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Democracy Leaders Introduce Solutions to Curb Emerging Digital Threats

For immediate release:

SACRAMENTO, CA — Today, Assemblymember Berman (D-Menlo Park) joined key legislators and the California Initiative for Technology and Democracy (CITED), a project of California Common Cause, to announce package of bills to regulate the dangers that AI, deepfakes, and disinformation pose to our democracy. Together, these democracy leaders aim to take the first steps in meaningfully protecting California’s democracy and voters from one of its current greatest threats: disinformation turbocharged by generative AI and deepfakes.

“AB 2655 will ensure that online platforms restrict the spread of election-related deceptive deepfakes meant to prevent voters from voting or to deceive them based on fraudulent content," said Assemblymember Marc Berman. "Deepfakes are a powerful and dangerous tool in the arsenal of those that want to wage disinformation campaigns, and they have the potential to wreak havoc on our democracy by attributing speech and conduct to a person that is false or that never happened. Advances in AI make it easy for practically anyone to generate this deceptive content, making it that much more important that we identify and restrict its spread before it has the chance to deceive voters and undermine our democracy."

“AI and disinformation are an existential threat to our democracy, and we’ve reached a point of no return. Now is the time to act,” said Jonathan Mehta Stein, California Common Cause’s executive director. “Using an unbiased, independent, interdisciplinary approach, CITED and our legislative partners have developed a legislative agenda that gets at the heart of what is shaping up to be one of the great issues of our lifetime, while upholding free speech and respecting technological innovation.”

Audio Feed: Below is a link with audio cuts from Assemblymember Marc Berman, plus full Press Conference.


CITED’s 2024 legislative package includes:

  • SB 1228 from Senator Steve Padilla. Gives social media users more information about the anonymous trolls and disinfo spreaders with the largest followings and the most power to make disinformation go viral.
  • AB 2839, from Assemblymember Gail Pellerin. Keeps misleading deepfakes out of campaign ads and independent expenditures close to Election Day, protecting candidates and elections officials.
  • AB 2655, from Assemblymember Marc Berman. Combats online disinformation regarding elections by labeling generative AI deepfakes, and restricting the most pernicious and obvious of them close to Election Day.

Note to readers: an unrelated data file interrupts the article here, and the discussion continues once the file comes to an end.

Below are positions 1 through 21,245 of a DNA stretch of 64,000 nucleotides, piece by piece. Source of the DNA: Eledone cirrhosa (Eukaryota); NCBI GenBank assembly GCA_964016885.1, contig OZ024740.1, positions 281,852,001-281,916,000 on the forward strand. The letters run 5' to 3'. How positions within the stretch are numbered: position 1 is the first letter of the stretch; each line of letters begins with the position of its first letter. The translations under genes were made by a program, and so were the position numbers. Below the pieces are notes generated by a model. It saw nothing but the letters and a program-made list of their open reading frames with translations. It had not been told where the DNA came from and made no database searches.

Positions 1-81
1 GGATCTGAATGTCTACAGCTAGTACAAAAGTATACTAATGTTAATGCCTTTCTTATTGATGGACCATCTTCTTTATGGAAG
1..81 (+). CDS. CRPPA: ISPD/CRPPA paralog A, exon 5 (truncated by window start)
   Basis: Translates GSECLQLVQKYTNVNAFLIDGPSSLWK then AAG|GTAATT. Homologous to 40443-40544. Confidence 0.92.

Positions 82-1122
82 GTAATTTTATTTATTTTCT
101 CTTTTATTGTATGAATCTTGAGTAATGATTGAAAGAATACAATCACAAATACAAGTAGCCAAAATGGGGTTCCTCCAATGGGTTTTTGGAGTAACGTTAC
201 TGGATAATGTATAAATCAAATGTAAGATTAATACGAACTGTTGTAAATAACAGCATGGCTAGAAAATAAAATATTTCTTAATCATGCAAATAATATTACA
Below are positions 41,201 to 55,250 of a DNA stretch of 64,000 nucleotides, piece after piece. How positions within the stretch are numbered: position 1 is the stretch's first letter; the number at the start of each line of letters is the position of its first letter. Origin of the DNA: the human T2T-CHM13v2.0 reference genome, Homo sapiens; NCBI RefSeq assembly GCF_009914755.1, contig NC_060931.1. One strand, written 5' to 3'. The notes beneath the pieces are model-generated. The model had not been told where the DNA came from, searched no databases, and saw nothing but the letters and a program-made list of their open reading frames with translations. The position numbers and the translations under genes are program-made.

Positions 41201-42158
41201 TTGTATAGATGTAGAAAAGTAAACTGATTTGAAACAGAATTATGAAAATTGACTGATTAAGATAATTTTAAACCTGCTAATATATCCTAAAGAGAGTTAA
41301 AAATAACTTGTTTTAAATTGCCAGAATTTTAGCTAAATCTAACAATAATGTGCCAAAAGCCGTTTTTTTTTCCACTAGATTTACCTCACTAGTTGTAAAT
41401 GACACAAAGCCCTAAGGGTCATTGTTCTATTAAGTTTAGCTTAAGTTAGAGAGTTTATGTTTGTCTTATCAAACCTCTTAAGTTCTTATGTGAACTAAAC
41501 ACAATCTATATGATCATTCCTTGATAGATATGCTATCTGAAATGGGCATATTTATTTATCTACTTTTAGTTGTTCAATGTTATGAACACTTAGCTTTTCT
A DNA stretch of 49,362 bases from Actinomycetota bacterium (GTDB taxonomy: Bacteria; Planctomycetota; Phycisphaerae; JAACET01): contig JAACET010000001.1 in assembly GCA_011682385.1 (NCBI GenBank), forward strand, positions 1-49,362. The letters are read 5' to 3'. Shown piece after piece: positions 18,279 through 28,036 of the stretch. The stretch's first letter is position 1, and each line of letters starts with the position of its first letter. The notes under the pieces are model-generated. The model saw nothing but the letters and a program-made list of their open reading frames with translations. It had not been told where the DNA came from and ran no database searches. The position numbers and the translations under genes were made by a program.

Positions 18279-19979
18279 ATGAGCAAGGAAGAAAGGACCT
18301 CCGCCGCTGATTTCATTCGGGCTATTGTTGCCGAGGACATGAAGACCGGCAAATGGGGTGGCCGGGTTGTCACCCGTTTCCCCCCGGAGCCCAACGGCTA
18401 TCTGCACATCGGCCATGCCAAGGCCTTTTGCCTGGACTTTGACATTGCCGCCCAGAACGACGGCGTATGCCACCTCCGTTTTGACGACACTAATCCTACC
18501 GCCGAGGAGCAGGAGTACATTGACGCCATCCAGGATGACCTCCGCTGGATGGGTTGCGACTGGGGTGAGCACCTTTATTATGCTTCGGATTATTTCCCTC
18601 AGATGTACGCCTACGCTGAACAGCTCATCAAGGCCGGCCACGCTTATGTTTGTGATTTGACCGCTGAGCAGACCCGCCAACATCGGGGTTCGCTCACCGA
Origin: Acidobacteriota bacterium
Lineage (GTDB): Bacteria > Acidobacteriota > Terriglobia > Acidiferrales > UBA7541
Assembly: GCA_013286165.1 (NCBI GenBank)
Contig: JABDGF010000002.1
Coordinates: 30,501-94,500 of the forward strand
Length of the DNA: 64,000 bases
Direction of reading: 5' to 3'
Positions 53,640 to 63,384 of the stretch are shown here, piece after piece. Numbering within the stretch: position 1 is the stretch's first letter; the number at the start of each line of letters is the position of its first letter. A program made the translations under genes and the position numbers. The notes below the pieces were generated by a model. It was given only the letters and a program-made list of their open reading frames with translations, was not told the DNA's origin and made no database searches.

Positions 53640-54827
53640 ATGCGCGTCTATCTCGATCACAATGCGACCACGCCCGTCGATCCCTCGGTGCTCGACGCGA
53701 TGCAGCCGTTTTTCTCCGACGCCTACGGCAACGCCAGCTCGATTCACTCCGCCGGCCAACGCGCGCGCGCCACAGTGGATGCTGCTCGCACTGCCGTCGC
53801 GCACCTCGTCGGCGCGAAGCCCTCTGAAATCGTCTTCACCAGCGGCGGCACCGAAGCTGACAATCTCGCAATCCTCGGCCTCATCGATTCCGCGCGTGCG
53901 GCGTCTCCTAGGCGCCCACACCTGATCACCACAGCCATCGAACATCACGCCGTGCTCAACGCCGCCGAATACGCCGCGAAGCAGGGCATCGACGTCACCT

“Foreign adversaries hope to harness new and powerful technology to misinform and divide America this election cycle,” said Senator Steve Padilla. “Bad actors and foreign bots now have the ability to create fake videos and images and spread lies to millions at the touch of a button. We need to ensure our content platforms protect against the kind of malicious interference that we know is possible. Verifying the identities of accounts with large followings allows us to weed out those that seek to corrupt our information stream.”

“There have always been bad actors who try to wreak havoc on elections. I remember an election where people distributed door hangers which gave people the wrong polling location in order to disrupt the election outcome. But now the widespread access to generative AI is making that type of damage so much more sophisticated and easier to disseminate,” said Assemblymember Gail Pellerin. “Getting the right information to voters is crucial to a functioning democracy, and it becomes very difficult to ensure the integrity of the election when these deepfakes are spread online to intentionally misinform voters.”

Since 2020, voters have seen disinformation pollute our politics more than ever, and now with AI-generated deepfakes becoming a routine part of our information ecosystems, the issue is rapidly intensifying. We have already seen deepfakes destabilizing national elections in Argentina, Slovakia, Taiwan, Bangladesh, and the US presidential primary. Just as this problem is peaking, many technology and social media platforms are decreasing their investments in their trust and safety teams and walking away from any responsibility to address it. Voters are now left to pick up the pieces, not knowing what images, audio, and video they can trust.

CITED’s work has been informed by research and thought leadership from titans in tech, law, public policy, civil rights, civic engagement, and academia, and influenced by successes and emerging ideas from the European Union, the White House, Congress, and states around the country. Independent of industry and with bipartisan leadership, CITED provides analysis and guidance divorced from private agendas and partisanship.


Watch the full video here: Democracy Leaders Introduce Solutions to Emerging Digital Threats